With a bewildering number of choices, banking apps fueled by Tencent Holdings Ltd, SoftBank Group Corp, and other players are spreading in Brazil, as some critics note a shakeout is looking more probable. Customers buy products, get loans and open checking accounts that are no-fee by tapping into digital wallets from merchants like Lojas Americanas, the Avai football team, or the MercadoLibre shopping platform, Reuters reported.
The flurry of startups is, in part, the result of regulatory changes at the central bank designed to heighten competition in the banking space. A shot of new rivalry may also aid in getting financial services to the almost one-third of Brazilians who do not have bank accounts. The apps challenge the reign of a first wave of online banks such as Nubank and Banco Inter SA as they aim to take a slice of the country’s $2.24 trillion in banking assets.
Magazine Luiza, another Brazilian merchant, recently said that it looks to roll out a wallet based on an app in January, teaming with Banco do Brasil SA for withdrawals of cash. The news came after the TIM Participacoes SA announcement that it plans to roll out a similar variety of offerings. Banco Original Director of Technology Raul Moreira said, according to the report, “Few have a convincing reply to the question of how they’re going to make the business profitable.”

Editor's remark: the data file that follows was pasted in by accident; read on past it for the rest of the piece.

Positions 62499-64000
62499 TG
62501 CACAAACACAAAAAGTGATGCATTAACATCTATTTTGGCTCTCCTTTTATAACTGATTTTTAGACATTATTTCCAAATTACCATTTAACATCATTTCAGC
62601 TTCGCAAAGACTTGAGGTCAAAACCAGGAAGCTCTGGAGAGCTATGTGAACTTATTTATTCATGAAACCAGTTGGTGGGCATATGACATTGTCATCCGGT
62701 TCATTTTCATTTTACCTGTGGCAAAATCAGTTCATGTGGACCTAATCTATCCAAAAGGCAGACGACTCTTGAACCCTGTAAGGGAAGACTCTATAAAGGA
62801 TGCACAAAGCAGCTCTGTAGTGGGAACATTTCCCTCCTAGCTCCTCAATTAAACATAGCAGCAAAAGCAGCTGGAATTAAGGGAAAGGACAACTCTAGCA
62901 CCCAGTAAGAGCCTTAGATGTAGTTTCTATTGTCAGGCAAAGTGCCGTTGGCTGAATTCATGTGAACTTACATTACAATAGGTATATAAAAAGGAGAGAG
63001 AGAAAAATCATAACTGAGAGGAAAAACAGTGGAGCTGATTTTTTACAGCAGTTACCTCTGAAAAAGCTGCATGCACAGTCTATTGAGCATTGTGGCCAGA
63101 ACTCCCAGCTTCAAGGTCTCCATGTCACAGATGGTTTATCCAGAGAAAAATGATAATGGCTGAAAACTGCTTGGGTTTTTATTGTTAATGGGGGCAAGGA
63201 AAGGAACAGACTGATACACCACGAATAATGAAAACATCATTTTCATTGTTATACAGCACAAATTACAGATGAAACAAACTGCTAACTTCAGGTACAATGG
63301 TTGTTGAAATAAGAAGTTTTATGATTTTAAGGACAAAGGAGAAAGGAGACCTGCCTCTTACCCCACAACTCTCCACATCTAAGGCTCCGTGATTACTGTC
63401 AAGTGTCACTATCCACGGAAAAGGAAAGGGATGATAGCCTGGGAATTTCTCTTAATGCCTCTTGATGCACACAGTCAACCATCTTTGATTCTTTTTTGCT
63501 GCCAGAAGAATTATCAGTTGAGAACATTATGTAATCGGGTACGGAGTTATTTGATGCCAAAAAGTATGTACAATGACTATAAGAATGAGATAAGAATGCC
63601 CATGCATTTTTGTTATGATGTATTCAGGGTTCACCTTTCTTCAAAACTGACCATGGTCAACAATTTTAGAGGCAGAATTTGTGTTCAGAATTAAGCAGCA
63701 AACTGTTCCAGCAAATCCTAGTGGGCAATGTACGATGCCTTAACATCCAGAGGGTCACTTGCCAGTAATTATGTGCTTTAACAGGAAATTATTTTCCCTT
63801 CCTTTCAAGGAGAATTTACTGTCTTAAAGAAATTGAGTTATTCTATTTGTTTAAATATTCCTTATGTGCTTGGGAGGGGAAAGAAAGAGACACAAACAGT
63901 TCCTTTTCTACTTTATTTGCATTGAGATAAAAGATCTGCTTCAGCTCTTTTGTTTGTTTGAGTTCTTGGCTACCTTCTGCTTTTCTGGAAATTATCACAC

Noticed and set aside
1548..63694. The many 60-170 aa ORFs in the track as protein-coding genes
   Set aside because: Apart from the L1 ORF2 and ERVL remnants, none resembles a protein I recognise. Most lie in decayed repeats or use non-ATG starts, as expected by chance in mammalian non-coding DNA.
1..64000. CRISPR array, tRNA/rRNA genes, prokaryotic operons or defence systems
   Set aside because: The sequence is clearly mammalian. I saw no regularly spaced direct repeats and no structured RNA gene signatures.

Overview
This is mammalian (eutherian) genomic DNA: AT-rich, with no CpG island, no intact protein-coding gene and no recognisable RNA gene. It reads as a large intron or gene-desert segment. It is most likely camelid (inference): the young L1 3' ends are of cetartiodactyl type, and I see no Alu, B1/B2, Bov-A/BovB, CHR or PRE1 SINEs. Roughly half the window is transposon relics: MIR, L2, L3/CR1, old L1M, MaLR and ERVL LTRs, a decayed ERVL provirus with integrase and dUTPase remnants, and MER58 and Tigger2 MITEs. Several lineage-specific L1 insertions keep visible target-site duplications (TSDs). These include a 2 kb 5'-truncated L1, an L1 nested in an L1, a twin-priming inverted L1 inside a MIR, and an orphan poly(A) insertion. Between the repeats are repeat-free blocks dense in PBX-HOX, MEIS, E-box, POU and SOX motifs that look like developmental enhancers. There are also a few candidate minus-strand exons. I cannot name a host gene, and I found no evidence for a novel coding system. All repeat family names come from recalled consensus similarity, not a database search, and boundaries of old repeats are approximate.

The rise in payment accounts from nonbanks challenges online banks to learn risk management from the beginning. As it stands, nonbank businesses have a tendency to bring more complex offerings such as loans with the help of traditional lenders.
In separate news, Nubank reported a 25 percent increase in the number of clients since August per reports in October. At the Brazil Investment Forum in Sao Paulo, the digital bank said that it has 15 million clients, according to founder and CEO David Vélez. Vélez said that 10 million out of the 15 million clients are holders of the credit card of the bank.